The Senators were once regarded as having the best blueline in the NHL.
Now, as they prepare to open the regular season Saturday against the New York Rangers at Madison Square Garden, the defence is perhaps the team’s biggest question mark.
While it’s been three years since Zdeno Chara bolted from the Senators to sign with the Boston Bruins, the Senators’ decision not to re-sign him remains the biggest reason for the club’s downturn over the past couple of seasons.
The Senators now lack a dominating presence on the blue line. There is no Chris Pronger, no Nicklas Lidstrom or Scott Niedermayer. Chara was a game-breaker, and as the Senators try to get back to the playoffs, they will need consistency from all six defencemen.
Chris Phillips and Anton Volchenkov, the team’s No. 1 pairing, will be counted on to shut down opponents’ top lines.
Most of the other blueliners — Chris Campoli, Filip Kuba, Alex Picard and newcomer Erik Karlsson — play a puck-moving, less physical style, leading to concerns about whether the Senators’ defence corps will be rugged enough.
“Yes, we have guys like Campoli, Picard and Karlsson who kind of play a similar style, but I still think as a group they all bring something different,” Senators coach Cory Clouston said. “I still think we have a nice blend here.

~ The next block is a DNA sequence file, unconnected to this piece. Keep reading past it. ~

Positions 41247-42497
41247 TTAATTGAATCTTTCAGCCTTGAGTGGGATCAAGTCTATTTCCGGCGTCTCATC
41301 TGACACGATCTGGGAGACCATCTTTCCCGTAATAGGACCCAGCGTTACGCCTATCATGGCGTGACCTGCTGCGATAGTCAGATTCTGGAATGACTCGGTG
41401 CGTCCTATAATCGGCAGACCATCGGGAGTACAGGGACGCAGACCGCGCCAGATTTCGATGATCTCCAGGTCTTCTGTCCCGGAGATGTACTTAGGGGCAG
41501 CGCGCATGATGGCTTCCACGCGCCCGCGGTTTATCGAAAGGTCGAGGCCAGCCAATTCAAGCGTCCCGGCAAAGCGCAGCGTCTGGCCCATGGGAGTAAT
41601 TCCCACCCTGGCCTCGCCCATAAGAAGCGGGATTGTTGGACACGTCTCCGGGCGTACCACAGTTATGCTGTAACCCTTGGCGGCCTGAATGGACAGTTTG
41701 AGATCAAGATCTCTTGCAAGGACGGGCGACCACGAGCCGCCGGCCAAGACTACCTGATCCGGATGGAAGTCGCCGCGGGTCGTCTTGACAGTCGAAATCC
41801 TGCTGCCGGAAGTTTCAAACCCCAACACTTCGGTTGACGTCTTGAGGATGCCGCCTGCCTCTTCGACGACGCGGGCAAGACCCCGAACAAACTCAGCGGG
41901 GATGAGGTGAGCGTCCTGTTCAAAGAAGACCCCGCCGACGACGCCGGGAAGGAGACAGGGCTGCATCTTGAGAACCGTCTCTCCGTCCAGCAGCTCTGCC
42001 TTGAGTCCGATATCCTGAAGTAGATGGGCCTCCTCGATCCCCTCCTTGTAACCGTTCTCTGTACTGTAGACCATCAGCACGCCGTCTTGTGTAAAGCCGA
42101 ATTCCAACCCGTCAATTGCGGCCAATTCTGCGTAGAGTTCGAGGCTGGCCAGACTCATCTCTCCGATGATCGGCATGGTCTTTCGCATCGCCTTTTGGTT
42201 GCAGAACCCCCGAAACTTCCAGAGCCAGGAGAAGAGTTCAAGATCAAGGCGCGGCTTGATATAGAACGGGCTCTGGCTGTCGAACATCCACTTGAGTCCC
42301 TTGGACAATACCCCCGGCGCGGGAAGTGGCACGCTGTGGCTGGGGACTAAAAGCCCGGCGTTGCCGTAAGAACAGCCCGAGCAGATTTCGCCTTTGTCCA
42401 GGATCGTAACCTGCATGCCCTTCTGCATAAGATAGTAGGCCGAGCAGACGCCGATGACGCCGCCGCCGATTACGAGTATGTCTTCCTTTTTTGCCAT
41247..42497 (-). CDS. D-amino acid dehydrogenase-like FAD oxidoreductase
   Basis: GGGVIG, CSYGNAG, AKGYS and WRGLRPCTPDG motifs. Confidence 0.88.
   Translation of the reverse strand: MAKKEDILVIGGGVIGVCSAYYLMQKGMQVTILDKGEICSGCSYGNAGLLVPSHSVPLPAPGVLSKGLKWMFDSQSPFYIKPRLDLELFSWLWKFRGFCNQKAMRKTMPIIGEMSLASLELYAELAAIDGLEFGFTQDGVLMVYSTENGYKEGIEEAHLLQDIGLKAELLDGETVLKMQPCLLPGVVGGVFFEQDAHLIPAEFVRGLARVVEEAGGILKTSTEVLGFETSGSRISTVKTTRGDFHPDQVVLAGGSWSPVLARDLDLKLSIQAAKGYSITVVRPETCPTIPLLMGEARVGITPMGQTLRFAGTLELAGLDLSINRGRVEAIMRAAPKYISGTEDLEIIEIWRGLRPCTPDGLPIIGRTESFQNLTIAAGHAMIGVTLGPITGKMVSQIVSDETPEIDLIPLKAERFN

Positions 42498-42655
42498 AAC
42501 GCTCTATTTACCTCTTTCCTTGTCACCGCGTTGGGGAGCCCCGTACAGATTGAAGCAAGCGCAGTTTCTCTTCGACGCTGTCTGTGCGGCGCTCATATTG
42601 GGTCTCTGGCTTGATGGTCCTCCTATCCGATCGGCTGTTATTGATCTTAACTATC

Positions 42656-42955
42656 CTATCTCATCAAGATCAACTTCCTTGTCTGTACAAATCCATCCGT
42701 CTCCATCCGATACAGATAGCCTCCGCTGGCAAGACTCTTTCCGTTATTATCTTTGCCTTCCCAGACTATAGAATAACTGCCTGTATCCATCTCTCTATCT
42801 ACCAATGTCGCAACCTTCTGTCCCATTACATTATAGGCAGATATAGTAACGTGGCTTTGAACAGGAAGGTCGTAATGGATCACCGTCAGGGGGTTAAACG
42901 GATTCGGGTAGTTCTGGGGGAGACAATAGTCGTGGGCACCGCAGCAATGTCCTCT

“We have a guy like Volchenkov who is still going to finish his checks, and the way we’ve designed our system, it’s going to allow him to step up and make some big hits. We think that Chris Phillips is a much better puck-mover than people give him credit for. We might not have the one big name, but I think what we have here is a nice blend. It’s part of the team concept. We feel the group of guys can be effective.”
That’s why the club is keeping defenceman/winger Matt Carkner around to start the season. The Senators like Carkner’s toughness, and he showed in the pre-season he’s willing to make opponents pay the price in front of the net.
Phillips and Volchenkov are expected to play a more defence-first style, while Campoli, Kuba and Karlsson will see time on the power play. However, Clouston would like all of his blueliners to play more of an all-around game.
“We’re definitely going to be active, but I wouldn’t just say in the sense that we’re going to be offensive,” said Phillips. “What I mean by that is we’re going to be up in the neutral zone and trying to force teams to move the puck. We want to put pressure on the guys with the puck. We don’t want to sit back and wait for teams to come at us.”
The most exciting newcomer to watch could be Karlsson, who spent last year playing in the Swedish elite league. Scouts have marvelled at his ability to move the puck. He’s going to make mistakes in his own end, but he’ll be a welcome addition.
“I’m just going to have to stay focused on what I can do and not what I can’t do,” said Karlsson, 19, who was selected 15th overall by the Senators in the 2008 draft. “I’m just going to play my game. I just hope that it’s going to work out for me.”
So do the Senators.